Variables differ in “how well” they can be measured, i.e. in how much measurable information their measurement scale can provide. The amount of information that can be provided by a variable is determined by the type of measurement scale used. 

Specifically variables are classified as: 

  1. Nominal;
  2. Ordinal;
  3. Interval; or 
  4. Ratio. 
  1. Nominal variables allow for only qualitative classification. That is, they can be measured only in terms of whether the individual items belong to some distinctively different categories, but we cannot quantify or even rank order those categories. For example, all we can say is that two individuals are different in terms of variable A (e.g. they are of different races), but we cannot say which one “has more” of the quality represented by the variable. Typical examples of nominal variables are gender and race. 
  2. Ordinal variables allow us to rank order the items we measure in terms of which has less and which has more of the quality represented by the variable, but still they do not allow us to say “how much more.” A typical example of an ordinal variable is the socio-economic status of families. For example, we know that upper-middle is higher than middle, but we cannot say that it is, for example, 18% higher. 
  3. Interval variables allow us not only to rank order the items that are measured, but also to quantify and compare the sizes of differences between them. For example, temperature, as measured in degrees Celsius, constitutes an interval scale. We can say that a temperature of 40 degrees is higher than a temperature of 30 degrees, and that an increase from 20 to 40 degrees is twice as much as an increase from 30 to 40 degrees.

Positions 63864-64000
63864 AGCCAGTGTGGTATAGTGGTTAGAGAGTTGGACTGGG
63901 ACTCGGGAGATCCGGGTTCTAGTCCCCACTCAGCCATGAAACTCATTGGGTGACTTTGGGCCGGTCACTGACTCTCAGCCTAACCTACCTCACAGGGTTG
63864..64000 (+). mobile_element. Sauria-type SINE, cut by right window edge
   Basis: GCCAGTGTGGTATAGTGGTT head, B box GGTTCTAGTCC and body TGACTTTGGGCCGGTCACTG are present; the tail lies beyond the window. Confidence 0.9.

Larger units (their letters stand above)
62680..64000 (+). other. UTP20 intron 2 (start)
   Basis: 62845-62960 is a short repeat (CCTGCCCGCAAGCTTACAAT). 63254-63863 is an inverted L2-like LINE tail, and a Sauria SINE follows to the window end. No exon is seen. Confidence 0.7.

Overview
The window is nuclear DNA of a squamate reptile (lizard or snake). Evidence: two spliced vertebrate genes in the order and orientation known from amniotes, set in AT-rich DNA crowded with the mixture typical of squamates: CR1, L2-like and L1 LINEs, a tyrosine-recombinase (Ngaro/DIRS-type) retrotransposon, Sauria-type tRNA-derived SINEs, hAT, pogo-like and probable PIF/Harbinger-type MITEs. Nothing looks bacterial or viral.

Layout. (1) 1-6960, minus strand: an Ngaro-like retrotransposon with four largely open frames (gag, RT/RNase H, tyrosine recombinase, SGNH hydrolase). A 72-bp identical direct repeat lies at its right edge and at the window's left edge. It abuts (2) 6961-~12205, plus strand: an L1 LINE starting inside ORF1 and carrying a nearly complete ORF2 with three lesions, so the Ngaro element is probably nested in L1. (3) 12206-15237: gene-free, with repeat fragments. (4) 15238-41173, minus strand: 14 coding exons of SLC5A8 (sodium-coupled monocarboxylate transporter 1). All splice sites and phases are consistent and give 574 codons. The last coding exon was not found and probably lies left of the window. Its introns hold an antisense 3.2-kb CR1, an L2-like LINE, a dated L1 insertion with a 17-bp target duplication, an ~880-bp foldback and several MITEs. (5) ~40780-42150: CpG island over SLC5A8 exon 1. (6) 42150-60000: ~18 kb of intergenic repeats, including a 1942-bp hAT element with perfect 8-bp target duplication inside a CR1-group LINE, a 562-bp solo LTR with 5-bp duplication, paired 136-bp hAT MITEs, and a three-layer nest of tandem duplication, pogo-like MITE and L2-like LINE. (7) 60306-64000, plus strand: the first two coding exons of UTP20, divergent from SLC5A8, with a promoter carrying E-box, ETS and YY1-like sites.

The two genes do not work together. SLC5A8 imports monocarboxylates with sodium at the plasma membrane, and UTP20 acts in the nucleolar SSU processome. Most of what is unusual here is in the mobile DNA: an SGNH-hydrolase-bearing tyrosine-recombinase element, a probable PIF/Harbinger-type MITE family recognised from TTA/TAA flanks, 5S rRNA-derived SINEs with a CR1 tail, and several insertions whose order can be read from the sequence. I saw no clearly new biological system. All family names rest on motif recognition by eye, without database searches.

4. Ratio variables are very similar to interval variables; in addition to all the properties of interval variables, they feature an identifiable absolute zero point, thus they allow for statements such as x is three times more than y. Typical examples of ratio scales are measures of time or space. For example, as the Kelvin temperature scale is a ratio scale, not only can we say that a temperature of 200 degrees is higher than one of 100 degrees, but we can also correctly state that it is twice as high. Interval scales do not have the ratio property. Most statistical data analysis procedures do not distinguish between the interval and ratio properties of the measurement scales. 
Continuous and discrete variables

A variable that can take only discrete (whole) values, is called discrete or discontinuous- a man cannot have 6.3 children, there cannot be 5.2 houses in the street, or 3.5 rooms in a house.

A continuous variable, on the other hand, can take any value within a range:  temperature need not be an exact number of degrees, but may be measured to several decimal places, e.g. 37.5°C and every object whose temperature is rising or falling will, during the process, take every possible temperature between the final and initial values. Similar examples are the speed of a vehicle and the height of a growing plant. In other words a continuous variable can take an infinite number of values.